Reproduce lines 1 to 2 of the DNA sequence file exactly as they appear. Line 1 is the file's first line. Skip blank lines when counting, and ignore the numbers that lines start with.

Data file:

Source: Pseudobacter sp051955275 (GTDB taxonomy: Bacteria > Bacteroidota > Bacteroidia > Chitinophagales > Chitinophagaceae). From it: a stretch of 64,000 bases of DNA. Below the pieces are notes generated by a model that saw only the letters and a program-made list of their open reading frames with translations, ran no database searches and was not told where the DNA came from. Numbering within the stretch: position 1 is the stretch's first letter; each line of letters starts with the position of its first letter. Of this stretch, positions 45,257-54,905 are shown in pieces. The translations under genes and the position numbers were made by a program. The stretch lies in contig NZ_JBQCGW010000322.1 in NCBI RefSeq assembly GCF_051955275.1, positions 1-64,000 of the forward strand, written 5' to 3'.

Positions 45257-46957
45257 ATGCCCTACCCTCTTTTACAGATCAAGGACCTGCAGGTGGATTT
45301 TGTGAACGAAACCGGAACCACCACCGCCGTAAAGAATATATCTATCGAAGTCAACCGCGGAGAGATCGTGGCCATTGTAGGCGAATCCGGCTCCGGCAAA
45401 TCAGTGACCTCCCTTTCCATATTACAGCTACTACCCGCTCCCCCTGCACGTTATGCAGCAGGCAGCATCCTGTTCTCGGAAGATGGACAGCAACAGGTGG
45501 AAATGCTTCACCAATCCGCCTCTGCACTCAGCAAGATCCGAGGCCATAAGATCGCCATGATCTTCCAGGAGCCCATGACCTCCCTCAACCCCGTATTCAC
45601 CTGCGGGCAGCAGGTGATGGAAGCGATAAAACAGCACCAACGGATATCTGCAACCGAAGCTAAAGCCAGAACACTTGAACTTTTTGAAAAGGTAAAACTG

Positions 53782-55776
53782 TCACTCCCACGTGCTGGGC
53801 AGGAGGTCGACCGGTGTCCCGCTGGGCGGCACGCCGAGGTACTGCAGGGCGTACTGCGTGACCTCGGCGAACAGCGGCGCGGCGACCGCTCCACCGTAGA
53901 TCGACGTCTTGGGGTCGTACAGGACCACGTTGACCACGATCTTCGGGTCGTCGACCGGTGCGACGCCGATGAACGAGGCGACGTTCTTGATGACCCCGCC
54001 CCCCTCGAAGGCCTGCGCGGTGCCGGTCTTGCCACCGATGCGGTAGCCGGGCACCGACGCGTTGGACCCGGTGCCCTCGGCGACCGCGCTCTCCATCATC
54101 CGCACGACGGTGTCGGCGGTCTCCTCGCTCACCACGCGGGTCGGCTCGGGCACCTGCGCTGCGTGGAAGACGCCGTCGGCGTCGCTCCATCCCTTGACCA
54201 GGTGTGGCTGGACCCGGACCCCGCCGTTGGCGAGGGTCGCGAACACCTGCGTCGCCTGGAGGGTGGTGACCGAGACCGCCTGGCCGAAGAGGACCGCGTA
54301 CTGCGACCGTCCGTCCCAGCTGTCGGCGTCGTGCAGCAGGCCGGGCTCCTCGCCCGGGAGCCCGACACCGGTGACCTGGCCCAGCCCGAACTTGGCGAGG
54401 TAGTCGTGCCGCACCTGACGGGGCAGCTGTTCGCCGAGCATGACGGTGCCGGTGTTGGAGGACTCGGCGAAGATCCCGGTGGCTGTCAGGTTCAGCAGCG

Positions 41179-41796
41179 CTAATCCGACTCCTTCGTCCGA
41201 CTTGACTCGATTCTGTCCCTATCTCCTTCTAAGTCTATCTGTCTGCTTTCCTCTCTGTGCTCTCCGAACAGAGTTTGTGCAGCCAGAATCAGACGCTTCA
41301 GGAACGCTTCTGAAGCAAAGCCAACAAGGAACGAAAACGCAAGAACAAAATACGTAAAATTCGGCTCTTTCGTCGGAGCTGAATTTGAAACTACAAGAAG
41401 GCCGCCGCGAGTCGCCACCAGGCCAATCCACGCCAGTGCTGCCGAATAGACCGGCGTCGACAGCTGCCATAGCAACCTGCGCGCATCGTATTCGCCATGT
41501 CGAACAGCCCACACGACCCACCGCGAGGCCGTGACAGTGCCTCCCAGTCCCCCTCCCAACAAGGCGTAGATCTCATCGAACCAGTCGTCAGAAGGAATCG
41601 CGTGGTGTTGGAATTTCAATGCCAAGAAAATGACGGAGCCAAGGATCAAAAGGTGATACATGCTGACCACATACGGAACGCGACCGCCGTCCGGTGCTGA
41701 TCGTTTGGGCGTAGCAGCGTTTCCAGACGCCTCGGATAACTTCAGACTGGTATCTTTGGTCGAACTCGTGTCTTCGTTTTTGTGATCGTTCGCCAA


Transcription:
Source: Pseudobacter sp051955275 (GTDB taxonomy: Bacteria > Bacteroidota > Bacteroidia > Chitinophagales > Chitinophagaceae). From it: a stretch of 64,000 bases of DNA. Below the pieces are notes generated by a model that saw only the letters and a program-made list of their open reading frames with translations, ran no database searches and was not told where the DNA came from. Numbering within the stretch: position 1 is the stretch's first letter; each line of letters starts with the position of its first letter. Of this stretch, positions 45,257-54,905 are shown in pieces. The translations under genes and the position numbers were made by a program. The stretch lies in contig NZ_JBQCGW010000322.1 in NCBI RefSeq assembly GCF_051955275.1, positions 1-64,000 of the forward strand, written 5' to 3'.

Positions 45257-46957